SEATTLE — Amazon has a plan to make sure Alexa is everywhere we go by adding the voice assistant to glasses, wireless ear buds and a shiny black ring.
Those wearables are just a few of the newest grab bag of products announced by Amazon on Wednesday as part of its push to get a little bit of Alexa into every corner of our lives. But as those gadgets move from customers' kitchens and living rooms to their ears and faces, the company will learn how far consumers will be willing to trust Amazon with their privacy.
To head off such concerns, Amazon Senior Vice President for Devices Dave Limp listed features the company includes to address privacy concerns in the first 10 minutes of his 75-minute presentation.
Because Amazon lacks an Alexa-powered smartphone like Google and Apple, it's looking for other ways to make its always-listening assistant omnipresent. In addition to the wearables, it announced an updated Echo Dot that shows the time and a new 8-inch Echo Show. There was also the Echo Glow, which is essentially a soothing Alexa-controlled night light. The Alexa-controlled Smart Oven can read bar codes on packaged foods and automatically cook them according to the directions, while a new Ring doorbell adds Alexa to the front door to chat up visitors and take a message if you're away.
(Amazon chief executive Jeff Bezos owns The Washington Post.)
The online retail giant has previously taken a similar spaghetti-against-the-wall approach to such events, introducing dozens of new features and gadgets like an AI-assistant-powered microwave and a wall clock that could show a timer. But many of those devices haven't exactly taken off. For example, last year's Echo Auto device, which retroactively brings Alexa to older vehicles, was still available only by invitation as of Tuesday. On Wednesday, it was open to all customers.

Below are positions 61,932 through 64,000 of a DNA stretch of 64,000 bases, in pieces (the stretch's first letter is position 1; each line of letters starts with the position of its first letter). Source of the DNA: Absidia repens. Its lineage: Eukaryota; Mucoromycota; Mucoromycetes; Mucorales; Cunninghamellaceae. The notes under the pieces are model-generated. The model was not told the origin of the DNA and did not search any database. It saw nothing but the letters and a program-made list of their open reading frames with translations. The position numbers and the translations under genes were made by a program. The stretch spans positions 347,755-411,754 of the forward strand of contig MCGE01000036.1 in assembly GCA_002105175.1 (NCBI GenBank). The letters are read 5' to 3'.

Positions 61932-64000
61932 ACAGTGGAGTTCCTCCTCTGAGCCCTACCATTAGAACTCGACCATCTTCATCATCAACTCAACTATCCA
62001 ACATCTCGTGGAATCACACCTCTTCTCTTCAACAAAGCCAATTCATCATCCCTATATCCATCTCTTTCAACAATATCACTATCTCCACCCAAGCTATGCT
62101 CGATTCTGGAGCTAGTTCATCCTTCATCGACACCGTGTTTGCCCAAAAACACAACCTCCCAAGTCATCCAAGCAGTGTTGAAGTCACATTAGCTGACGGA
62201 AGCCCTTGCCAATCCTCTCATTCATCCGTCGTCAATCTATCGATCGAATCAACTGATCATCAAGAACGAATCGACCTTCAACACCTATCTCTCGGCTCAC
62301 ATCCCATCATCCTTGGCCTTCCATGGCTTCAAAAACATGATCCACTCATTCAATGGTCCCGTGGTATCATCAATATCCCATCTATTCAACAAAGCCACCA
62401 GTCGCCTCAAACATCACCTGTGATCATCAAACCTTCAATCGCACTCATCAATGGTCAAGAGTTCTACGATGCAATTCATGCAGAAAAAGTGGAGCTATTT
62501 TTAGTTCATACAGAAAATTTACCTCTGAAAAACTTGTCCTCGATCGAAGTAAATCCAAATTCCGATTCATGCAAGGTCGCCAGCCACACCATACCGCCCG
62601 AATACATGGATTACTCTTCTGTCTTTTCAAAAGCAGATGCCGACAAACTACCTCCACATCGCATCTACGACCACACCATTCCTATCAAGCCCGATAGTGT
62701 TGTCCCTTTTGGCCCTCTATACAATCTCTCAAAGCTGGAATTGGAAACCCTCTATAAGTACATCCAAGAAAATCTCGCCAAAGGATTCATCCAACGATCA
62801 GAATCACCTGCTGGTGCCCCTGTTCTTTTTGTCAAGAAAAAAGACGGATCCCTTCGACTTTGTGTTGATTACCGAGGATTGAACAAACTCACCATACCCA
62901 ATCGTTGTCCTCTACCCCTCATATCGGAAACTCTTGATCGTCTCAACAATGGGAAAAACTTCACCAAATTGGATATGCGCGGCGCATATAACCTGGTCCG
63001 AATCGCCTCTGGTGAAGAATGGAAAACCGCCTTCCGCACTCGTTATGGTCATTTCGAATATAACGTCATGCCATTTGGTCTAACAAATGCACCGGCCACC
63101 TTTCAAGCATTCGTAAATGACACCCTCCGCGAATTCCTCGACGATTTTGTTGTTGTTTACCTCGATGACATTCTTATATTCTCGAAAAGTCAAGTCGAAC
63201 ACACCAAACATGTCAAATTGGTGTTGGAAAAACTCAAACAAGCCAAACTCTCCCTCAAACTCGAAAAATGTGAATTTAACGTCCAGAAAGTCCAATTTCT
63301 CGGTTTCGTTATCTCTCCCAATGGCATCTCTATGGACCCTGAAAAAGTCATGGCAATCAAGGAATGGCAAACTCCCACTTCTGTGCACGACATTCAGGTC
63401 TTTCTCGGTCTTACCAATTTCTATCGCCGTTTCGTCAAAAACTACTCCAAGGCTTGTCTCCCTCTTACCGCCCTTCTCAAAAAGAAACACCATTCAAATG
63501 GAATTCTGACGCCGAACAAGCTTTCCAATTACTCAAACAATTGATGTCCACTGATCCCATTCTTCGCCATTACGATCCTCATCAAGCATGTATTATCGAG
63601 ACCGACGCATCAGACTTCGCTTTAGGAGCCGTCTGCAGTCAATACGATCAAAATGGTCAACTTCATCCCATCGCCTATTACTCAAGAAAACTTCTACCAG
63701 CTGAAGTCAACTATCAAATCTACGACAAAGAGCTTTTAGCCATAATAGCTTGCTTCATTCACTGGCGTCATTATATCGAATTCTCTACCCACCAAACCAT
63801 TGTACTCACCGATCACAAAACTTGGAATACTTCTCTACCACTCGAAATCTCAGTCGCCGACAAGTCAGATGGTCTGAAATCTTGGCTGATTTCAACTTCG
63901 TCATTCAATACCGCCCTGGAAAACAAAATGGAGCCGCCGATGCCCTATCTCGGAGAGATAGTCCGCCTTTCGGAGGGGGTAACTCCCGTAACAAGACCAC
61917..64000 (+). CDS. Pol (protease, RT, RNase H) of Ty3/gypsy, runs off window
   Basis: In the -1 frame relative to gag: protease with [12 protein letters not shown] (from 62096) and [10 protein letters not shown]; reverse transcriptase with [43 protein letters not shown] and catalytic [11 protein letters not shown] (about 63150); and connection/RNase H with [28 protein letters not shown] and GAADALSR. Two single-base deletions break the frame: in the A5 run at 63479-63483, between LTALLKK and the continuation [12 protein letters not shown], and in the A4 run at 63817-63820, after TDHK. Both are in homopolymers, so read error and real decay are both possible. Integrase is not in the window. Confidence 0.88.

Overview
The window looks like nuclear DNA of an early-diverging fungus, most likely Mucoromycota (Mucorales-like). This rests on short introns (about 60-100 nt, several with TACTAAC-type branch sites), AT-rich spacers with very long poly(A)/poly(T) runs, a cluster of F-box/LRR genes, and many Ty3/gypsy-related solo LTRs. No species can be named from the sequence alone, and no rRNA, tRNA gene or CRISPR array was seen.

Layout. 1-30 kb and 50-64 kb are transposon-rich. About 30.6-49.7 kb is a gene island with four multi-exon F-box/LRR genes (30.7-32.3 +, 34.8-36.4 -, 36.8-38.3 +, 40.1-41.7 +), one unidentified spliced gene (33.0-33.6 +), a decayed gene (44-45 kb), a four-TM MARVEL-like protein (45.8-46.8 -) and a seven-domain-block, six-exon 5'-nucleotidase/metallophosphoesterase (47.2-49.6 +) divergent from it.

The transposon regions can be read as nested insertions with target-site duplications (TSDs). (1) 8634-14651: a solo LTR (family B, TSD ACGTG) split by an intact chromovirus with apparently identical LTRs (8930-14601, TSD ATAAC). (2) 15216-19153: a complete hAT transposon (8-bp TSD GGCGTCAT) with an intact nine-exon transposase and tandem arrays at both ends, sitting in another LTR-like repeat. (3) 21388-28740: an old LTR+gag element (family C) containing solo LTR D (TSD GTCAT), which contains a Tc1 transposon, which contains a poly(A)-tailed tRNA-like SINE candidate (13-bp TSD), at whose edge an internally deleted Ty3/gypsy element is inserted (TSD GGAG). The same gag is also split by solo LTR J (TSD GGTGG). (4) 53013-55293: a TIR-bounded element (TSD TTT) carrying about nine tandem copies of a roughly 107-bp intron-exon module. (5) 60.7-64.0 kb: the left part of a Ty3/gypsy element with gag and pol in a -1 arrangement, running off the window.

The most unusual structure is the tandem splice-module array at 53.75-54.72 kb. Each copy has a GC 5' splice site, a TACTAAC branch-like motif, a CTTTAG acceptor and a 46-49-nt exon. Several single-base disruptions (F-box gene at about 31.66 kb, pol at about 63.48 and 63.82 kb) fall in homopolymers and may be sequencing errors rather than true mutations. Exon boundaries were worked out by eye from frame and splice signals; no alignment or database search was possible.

Amazon has recently jumped in on the traditional fall events that technology companies, including Apple and Google, host to highlight their new products, most of which are released in time for the holiday season. But Amazon takes a looser approach than its sometimes-rival Apple. Instead of showing off a handful of nearly finished products, Amazon is more likely to share a long list of releases of varying quality and readiness, not all of which will make it to consumers.
Meanwhile, Amazon has spent much of the past five years pushing its Alexa voice assistant into as many nooks and crannies of people's lives as possible. It lives in the company's Echo smart speakers, but it also works with third-party speakers, as well as cars, kitchen appliances and a fancy toilet. The research firm eMarketer says Amazon Echos will make up 63.2 percent of the smart-speaker market this year, while Google's Home speakers will take 31 percent.
But while Amazon leads in smart speakers, a phone is conspicuously missing from its strategy. Google and Apple sell phones with their own smart assistants built into the operating system and resting in billions of pockets. That advantage is crucial as the tech giants fight for what may be the next big battleground: conversational computing. Each company is racing to emerge with the dominant voice technology that consumers will use to tell their gadgets to play music, turn on lights and find information.
And while Amazon has a head start in bringing speech recognition to consumers' homes, it faces a huge hurdle competing against Apple and Google, whose technology runs most smartphones around the globe, in the mobile world.